‘You will know good from bad when you are calm, at peace, passive” – Yoda
These words follow from Yoda admonishing Luke Skywalker to “unlearn what you have learned”. The essence of the words are mindfulness. To be free of the noise and turmoil that often hijacks our minds and derails our better judgment. How often have you been pressed to act on a hasty decision or an emotional response rather than take a deep breath and reserve the right to act or respond later?
I know some of the best speeches I ever made were the ones I later regretted. They were full of passion or venom and self-righteous anger and while my words got all the attention they deserved the reaction and consequences were not intended. Perhaps if I had bit my tongue, gone for a walk or simply decided to remain silent things may have been different and worked out better. I would not have found myself in a position where I needed to apologize and make amends later.
Being “calm, at peace, passive” describes a state of equanimity where emotions are calmed, passions are absent and thoughts, words and actions are considered mindfully and with full awareness of their impacts now and in the future. In this state the mind is also clear of clutter and judgment and more likely to objectively respond to circumstances that may appear undesirable.
Having a clear mind also allows one to better receive knowledge and to learn from a teacher. Yoda was making an observation of Luke’s state of mind and lack of experience and giving him the key to progressing as a Jedi. He was challenging Luke to “empty his cup and return with an empty mind” in the spirit of the Zen Teacher. I don’t know about you but I was never a good student if I felt like I knew it all already and went in to a class with a negative attitude. The truth is, we never stop learning and there is no harm in being taught the same thing a second, third or fourth time, you may actually learn something new!
Coming in to recovery I had to calm down and embrace the “easy does it” approach. I had to learn to take things as they came without judgment, to recognize that my inner turmoil was nothing more than a mental projection manifesting as a set of emotions. Much of what I was sensing as I “came to know sanity” was not real, I had to simply acknowledge, accept and let these emotions go. In time through applying mindfulness and meditation I began to be more calm and truly live “one day at a time” seeking to be more present and in the moment.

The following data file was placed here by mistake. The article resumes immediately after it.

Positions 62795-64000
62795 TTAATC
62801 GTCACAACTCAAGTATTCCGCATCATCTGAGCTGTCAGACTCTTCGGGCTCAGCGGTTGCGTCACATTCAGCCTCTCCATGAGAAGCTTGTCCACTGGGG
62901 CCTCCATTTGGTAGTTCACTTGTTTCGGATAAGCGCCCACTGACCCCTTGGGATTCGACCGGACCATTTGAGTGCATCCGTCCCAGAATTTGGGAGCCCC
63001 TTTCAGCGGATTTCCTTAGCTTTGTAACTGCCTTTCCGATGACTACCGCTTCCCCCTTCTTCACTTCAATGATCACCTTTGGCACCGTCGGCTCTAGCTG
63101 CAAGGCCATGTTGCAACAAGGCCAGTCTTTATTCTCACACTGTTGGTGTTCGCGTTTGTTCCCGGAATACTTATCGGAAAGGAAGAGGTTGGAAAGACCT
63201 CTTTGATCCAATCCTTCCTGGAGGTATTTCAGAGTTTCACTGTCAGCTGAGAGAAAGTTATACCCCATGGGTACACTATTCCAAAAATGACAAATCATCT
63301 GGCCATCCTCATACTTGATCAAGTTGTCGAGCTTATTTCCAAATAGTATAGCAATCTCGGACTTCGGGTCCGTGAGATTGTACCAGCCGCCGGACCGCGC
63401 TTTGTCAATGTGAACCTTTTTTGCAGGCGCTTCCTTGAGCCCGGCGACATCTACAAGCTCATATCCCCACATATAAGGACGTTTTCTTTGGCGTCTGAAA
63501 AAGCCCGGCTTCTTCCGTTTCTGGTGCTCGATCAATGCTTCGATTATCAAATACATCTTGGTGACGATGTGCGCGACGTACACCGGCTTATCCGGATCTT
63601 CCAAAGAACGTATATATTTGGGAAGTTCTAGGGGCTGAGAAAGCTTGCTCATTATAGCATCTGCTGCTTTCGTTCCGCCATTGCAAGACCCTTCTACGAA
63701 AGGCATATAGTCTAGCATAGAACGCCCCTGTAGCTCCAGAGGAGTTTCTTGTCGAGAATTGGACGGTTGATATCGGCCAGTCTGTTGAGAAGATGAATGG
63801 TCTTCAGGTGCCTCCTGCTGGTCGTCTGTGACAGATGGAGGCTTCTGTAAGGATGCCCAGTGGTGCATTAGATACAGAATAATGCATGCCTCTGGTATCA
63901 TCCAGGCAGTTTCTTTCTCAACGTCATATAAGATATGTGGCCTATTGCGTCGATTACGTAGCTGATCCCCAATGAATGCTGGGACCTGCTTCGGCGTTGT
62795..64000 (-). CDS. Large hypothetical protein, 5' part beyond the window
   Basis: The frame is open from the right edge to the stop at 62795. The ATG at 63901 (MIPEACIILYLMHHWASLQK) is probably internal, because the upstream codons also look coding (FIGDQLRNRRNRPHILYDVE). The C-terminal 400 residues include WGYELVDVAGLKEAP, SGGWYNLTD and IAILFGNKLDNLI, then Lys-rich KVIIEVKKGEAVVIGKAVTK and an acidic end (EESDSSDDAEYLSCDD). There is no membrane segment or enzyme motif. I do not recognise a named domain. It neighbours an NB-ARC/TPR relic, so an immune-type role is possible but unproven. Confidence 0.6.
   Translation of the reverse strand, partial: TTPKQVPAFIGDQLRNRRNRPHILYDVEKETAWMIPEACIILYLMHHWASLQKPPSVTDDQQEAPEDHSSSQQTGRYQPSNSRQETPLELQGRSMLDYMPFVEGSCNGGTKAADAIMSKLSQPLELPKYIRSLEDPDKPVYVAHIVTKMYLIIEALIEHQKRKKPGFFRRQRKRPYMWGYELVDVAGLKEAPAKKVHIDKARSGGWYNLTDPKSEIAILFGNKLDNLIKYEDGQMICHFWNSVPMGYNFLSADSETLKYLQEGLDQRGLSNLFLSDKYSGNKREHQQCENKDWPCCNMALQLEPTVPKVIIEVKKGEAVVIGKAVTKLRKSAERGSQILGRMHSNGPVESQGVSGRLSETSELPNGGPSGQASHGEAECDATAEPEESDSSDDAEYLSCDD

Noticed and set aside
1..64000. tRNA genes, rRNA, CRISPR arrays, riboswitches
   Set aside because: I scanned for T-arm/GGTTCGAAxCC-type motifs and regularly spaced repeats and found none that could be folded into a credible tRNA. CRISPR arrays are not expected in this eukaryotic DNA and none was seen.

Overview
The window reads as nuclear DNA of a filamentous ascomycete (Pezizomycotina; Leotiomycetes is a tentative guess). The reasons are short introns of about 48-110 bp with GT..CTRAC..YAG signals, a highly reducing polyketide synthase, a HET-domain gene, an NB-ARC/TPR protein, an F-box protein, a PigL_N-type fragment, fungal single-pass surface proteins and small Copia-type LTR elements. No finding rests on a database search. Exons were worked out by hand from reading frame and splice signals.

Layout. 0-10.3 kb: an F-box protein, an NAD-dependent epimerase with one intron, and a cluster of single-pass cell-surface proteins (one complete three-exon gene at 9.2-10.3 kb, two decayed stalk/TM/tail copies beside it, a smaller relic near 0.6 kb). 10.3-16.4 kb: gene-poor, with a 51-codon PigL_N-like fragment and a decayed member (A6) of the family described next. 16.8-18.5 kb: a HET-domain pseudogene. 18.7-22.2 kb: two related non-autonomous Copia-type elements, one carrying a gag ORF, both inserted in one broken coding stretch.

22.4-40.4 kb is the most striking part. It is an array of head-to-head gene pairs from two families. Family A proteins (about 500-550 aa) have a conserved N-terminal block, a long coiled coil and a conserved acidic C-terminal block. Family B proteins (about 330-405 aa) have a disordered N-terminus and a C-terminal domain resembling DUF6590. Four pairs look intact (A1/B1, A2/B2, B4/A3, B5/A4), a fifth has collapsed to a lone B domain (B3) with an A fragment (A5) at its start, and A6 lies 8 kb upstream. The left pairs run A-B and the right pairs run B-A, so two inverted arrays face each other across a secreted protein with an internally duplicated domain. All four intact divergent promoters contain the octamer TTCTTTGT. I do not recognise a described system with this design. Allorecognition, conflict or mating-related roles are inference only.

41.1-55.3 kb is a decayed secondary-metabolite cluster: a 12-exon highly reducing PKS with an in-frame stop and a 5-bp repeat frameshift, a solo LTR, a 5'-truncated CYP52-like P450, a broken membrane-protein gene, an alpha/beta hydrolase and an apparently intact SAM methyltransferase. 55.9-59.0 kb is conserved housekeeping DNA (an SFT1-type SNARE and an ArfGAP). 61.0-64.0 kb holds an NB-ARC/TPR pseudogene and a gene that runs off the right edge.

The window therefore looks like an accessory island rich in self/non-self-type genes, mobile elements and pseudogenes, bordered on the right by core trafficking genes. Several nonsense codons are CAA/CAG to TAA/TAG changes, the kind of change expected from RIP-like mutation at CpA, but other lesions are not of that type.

The brain does change with time through neuroplasticity and over a span of months I found that I changed gradually, at first I didn’t notice but people remarked that I seemed “different”, more calm. Progress can takes months and years, the important thing to remember is that recovery and personal growth is a metaphor for a life journey, one never reaches perfection and the end of the road is the day we die. You may falter and fall along the way but get up and keep going, you may never be completely free of your inner Demons but it does get better.
Mindfulness – Spot Meditation
Take a minute now and then through the day to simply breathe and follow the rise and fall of your diaphragm as you inhale and exhale.
Close your eyes if you need to and quietly say “Calm”, breath in and say “At Peace”, breath in again deeply and say “Passive”.
Slowly exhale on every out breath and let your body relax. Take a moment to scan your body for any obvious tension and let it go.
Now observe without total judgment what is going on inside your mind, throw a beam of light on it. Any negative thoughts will flight when observed, let them Go without judgment.
Now do the same and impartially observe any emotions inside you, focus on the center of your core just below the solar plexus.
Feel any tightness or tension there, explore it without judgment and finally let it go imagining the space is filled with a Golden Light.
Now breathe in again deeply three or four more times, open your eyes if they are closed and look around the room.
Notice how you feel different and everything looks a little sharper? That is mindfulness in action.